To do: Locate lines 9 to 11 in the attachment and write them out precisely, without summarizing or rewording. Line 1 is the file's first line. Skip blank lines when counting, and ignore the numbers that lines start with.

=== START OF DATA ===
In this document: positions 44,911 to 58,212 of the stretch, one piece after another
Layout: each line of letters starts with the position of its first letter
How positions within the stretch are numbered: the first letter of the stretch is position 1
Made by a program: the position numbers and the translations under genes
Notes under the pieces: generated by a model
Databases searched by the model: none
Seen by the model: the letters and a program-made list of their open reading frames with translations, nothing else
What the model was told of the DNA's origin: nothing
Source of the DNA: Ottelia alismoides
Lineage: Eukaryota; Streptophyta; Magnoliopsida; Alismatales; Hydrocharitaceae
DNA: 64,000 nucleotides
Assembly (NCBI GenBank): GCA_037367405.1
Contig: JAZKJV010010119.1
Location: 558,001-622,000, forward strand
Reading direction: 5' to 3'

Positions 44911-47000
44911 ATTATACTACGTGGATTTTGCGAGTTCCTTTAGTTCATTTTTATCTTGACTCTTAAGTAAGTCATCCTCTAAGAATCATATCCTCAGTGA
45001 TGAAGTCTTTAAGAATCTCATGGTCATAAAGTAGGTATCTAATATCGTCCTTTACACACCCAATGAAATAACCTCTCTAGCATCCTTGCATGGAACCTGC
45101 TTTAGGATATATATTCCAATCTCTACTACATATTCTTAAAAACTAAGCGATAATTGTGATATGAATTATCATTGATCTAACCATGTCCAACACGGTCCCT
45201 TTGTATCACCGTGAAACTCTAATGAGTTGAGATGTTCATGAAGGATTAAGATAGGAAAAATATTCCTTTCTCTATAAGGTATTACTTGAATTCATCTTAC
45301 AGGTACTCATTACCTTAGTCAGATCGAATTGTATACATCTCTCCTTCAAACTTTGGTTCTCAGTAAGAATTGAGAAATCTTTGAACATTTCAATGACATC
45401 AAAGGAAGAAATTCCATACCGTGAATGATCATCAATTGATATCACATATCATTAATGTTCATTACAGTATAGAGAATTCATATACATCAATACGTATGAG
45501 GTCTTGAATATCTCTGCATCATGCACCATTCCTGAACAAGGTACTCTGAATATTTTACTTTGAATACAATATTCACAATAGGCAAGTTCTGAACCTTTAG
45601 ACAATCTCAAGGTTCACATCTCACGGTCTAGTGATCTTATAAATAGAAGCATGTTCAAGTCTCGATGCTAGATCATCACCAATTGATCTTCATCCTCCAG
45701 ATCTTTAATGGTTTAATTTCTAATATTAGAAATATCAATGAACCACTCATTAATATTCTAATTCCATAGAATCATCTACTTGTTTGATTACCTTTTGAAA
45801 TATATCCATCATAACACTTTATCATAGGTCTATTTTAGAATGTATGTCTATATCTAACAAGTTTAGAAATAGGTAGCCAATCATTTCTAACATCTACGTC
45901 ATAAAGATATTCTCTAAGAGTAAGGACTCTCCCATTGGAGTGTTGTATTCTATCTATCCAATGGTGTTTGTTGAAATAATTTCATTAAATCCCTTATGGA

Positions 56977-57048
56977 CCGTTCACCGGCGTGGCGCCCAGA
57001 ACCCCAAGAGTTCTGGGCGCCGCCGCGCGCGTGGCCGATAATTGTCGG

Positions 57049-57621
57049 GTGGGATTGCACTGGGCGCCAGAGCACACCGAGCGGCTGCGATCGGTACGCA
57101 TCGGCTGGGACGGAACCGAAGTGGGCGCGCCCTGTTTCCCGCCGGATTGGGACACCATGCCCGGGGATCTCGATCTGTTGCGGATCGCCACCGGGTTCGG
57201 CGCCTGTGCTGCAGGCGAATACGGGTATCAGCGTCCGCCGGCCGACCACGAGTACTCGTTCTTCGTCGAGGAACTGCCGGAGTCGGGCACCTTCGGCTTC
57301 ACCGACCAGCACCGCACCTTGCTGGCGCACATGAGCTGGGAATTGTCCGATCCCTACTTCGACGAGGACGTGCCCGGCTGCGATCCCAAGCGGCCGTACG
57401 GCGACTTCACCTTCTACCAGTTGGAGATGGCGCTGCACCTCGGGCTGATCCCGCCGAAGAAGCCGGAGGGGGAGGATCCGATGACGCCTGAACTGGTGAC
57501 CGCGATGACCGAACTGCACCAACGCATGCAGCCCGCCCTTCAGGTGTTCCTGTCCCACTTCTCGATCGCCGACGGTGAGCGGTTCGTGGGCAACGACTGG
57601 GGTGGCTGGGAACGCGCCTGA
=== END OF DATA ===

Source of the DNA: Ottelia alismoides
Lineage: Eukaryota; Streptophyta; Magnoliopsida; Alismatales; Hydrocharitaceae
DNA: 64,000 nucleotides